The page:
Over-the-top athletes

They aren’t paid, but these neighbors are dedicated to their sports — and they're pretty darn good.

Early-morning jogs, strict diets and punishing workouts are par for the course when you are a professional athlete. But what about the attorney, salesman or student who has a relentless passion for a particular sport? We’re not talking about your typical weekend warrior, but the hard-core athlete driven by something deeper than a desire to have fun or shed pounds.

Meg Weathers AKA Daisy Shoots

Some girls brave enough to sign up for roller derby end up with shattered bones, but neighborhood resident Meg Weathers has been lucky to sustain only some bruises and a popped shoulder joint.

“It’s a little bit of a badge of honor,” she says. “I’m almost embarrassed not to tell you I have more. My friend has a hematoma on her leg, and I was a little jealous.”

Weathers, known on the rink as Daisy Shoots, has been playing in the Assassination City Roller Derby League for about year with the Deadly Kennedys. The girls play on the third Saturday of each month from January to October. All four teams will compete in the championship round this month. Although it might look like a bunch of girls skating around in a circle trying to hammer each other, there’s more to it than that.

“It’s all about strategy,” Weathers says. “I think you kind of find a couple of things you’re good at. I’m fast, I can get in front of people. It’s incredibly engaging. You’re looking backward, but you’re skating forward. I get smacked pretty hard, so I fly pretty far.”

Sometimes, right into audience members’ laps. But that’s part of the fun, Weathers says.

“We like our fans to be that close. The energy level is awesome. People are wearing their team colors. It feels really cool because there are a lot people watching you, banging on the walls. My family’s staring right at me. The audience is always going crazy. I can’t think of a sport where you get that kind of exposure.”

When she’s not at her day job working for a local marketing firm, Weathers practices at least twice a week with the league and does yoga on her own to stay flexible. Though Weathers has been working out for years, she has never been much into sports. She actually studied theater in college.

“It’s a sport where people who are non-athletes become athletes,” she says about roller derby. “I think that’s a beautiful thing. It’s made me confident and not doubt myself. The other stuff in your life doesn’t seem so daunting. Assassination City is like a huge family. I have a huge amount of respect for all the girls.”

Reza Anvarian

Reza Anvarian’s alarm sounds at 4 a.m. every morning, and he hits the pavement by 4:45. He runs 5 to 7 miles, swims 2,000 meters and bikes about 40 miles — all in a day’s work. And somewhere in between, he runs a restaurant.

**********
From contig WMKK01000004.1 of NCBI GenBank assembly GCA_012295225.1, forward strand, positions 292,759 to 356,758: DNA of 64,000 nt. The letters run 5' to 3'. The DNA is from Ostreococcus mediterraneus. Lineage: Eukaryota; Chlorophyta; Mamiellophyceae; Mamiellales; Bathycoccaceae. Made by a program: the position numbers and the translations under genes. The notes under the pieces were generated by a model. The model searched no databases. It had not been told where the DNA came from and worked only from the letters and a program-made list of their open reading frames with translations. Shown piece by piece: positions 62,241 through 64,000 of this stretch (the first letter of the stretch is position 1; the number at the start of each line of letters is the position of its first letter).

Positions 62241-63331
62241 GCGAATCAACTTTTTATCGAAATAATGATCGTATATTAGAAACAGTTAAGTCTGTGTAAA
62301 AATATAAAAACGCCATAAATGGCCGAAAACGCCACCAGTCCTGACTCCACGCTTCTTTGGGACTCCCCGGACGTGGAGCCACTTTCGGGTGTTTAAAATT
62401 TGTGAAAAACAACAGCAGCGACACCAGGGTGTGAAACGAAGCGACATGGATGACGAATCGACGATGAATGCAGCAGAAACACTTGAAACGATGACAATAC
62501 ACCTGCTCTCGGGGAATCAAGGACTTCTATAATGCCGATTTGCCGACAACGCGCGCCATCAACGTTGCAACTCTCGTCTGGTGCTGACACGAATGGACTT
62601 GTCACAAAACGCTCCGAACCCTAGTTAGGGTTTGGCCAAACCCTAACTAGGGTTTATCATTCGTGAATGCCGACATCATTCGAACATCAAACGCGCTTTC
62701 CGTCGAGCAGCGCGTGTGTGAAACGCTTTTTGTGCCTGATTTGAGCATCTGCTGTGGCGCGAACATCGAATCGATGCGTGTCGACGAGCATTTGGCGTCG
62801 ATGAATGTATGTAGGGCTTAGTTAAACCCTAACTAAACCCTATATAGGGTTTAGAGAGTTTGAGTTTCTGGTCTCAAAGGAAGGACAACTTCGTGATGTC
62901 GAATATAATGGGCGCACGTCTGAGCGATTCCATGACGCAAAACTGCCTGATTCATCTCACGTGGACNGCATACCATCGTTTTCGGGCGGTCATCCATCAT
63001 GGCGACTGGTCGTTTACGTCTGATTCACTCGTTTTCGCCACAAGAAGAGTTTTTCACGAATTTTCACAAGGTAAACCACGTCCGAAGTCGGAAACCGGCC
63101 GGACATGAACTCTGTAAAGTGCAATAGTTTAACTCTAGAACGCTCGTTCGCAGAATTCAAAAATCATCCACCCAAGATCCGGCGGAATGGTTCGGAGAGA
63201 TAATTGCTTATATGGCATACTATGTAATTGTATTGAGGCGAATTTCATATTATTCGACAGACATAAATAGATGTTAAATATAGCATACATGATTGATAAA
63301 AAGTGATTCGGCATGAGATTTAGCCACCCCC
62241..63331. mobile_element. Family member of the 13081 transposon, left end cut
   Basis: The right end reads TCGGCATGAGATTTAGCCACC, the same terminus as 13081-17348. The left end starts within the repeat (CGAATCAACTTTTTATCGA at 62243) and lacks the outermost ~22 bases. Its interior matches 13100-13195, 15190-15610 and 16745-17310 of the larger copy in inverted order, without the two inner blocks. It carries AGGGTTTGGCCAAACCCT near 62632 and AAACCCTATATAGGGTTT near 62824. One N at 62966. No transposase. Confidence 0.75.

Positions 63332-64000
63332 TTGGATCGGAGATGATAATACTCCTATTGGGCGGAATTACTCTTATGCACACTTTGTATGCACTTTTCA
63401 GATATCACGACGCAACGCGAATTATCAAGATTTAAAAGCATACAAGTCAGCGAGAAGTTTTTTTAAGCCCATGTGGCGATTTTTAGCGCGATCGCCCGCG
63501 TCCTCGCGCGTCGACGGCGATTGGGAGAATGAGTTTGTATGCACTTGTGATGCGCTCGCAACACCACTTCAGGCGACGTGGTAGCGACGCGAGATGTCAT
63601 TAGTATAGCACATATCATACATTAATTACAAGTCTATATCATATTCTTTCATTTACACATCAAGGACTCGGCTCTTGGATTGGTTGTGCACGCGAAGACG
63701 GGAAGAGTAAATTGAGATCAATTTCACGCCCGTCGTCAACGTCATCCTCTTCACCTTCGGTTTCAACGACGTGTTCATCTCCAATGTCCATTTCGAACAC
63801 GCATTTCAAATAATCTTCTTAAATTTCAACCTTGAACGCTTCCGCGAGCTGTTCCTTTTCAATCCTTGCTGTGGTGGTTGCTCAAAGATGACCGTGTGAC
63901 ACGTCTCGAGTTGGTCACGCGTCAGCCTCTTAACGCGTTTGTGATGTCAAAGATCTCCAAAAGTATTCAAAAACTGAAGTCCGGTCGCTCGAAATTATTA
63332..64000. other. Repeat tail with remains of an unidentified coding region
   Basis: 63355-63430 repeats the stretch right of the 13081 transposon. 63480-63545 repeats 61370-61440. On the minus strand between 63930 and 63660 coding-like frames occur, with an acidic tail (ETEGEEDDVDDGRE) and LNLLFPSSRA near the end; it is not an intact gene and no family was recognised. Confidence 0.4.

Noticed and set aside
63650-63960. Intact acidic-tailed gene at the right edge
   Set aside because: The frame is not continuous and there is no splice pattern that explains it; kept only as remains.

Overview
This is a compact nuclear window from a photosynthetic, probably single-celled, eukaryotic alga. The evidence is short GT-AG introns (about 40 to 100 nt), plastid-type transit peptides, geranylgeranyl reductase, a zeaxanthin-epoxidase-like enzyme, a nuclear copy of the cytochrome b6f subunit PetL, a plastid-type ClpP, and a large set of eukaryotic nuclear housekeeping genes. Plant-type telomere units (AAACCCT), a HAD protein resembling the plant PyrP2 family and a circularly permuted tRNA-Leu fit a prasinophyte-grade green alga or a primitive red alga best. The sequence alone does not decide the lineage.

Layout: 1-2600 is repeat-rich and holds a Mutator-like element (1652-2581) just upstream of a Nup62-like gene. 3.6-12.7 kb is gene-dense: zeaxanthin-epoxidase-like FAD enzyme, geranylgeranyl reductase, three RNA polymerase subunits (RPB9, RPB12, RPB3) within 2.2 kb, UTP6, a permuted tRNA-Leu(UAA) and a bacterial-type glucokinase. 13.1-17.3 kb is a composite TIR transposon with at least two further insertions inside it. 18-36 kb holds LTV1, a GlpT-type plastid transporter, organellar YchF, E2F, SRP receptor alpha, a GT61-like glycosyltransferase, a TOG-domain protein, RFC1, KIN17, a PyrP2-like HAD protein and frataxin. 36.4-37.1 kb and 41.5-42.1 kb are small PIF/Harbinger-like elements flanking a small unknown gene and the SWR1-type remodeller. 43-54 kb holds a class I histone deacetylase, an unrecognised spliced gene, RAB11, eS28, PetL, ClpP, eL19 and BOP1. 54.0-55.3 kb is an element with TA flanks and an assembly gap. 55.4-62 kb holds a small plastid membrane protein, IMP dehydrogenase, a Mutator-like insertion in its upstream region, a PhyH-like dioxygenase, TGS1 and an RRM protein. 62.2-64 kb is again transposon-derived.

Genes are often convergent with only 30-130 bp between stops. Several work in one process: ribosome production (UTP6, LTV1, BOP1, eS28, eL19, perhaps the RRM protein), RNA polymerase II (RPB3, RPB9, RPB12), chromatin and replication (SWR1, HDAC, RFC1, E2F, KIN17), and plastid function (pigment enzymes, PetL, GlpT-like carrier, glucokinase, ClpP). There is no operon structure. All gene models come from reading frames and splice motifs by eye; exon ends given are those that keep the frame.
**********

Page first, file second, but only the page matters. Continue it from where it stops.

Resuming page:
If you’ve frequented Southpaw’s Organic Café on Berkshire, you’ve probably seen Anvarian behind the counter chopping veggies and whipping up healthy rice bowls. When he’s not at the store, he’s training for the Longhorn Half Ironman set for early October in Austin. The triathlon includes a 1.2-mile open water swim, 56-mile bike ride and a half marathon. He’s been preparing for about three months now.

“It just feels good,” he says. “I’m addicted.”

While Anvarian has always been an athlete, triathlons are new to him. That’s because this Golden Glove-winner spent most of his life as a boxer. He started at age 12, right after he moved to the U.S. from Azerbaijan in Eastern Europe. He went pro for two years before retiring and settling down in the restaurant business. He completed his first triathlon in Austin’s 2008 CapTex race after his trainer’s wife bet he couldn’t do it.

“To prove her wrong, I went out there, and I did it,” Anvarian says.

Owning a health food store makes it easy for him to eat well every day. But he doesn’t cut out all of the fun. He allows one “cheat meal” a week, like his recent trip to Twisted Root where he indulged in a burger, French fries and fried pickles. After cheating, he returns to his strict regimen.

“I eat super clean during the week. This is a lifestyle, but it’s not my life.”

But it still takes some serious commitment.

“To be able to say I did Ironman, I don’t think there’s anything tougher.”

Ron Piacenti

As a kid, Ron Piacenti and his buddies played baseball all day long, grabbing up every bit of daylight they could.

“We stayed until the streetlights came on,” Piacenti says, since his mother had ordered him home by dark.

He went on to play college ball at Vanderbilt University, and his team won the Southeastern Conference championship twice. At age 57, Piacenti is still going strong, playing for the Cubs in the North Texas Men’s Senior Baseball League, one of the most competitive in the area. He has been playing shortstop in the 35-and-over division since 1995, working harder to compete with younger players. He lifts weights, does long toss drills with his brother, and regularly hits the batting cages.

“The game adjusts itself to your age,” he says. “I’ve been lucky and had no joint or bone injuries, which is fairly rare in this league.

In October, he’ll travel with the Cubs to Phoenix, where the league plays its annual World Series against other MSBL teams from throughout the country. Piacenti’s team ranked first in its division at press time.

“A good part of baseball is the camaraderie on the bench. It’s like you’re back in college again. I’m probably going to play for quite a while longer.”


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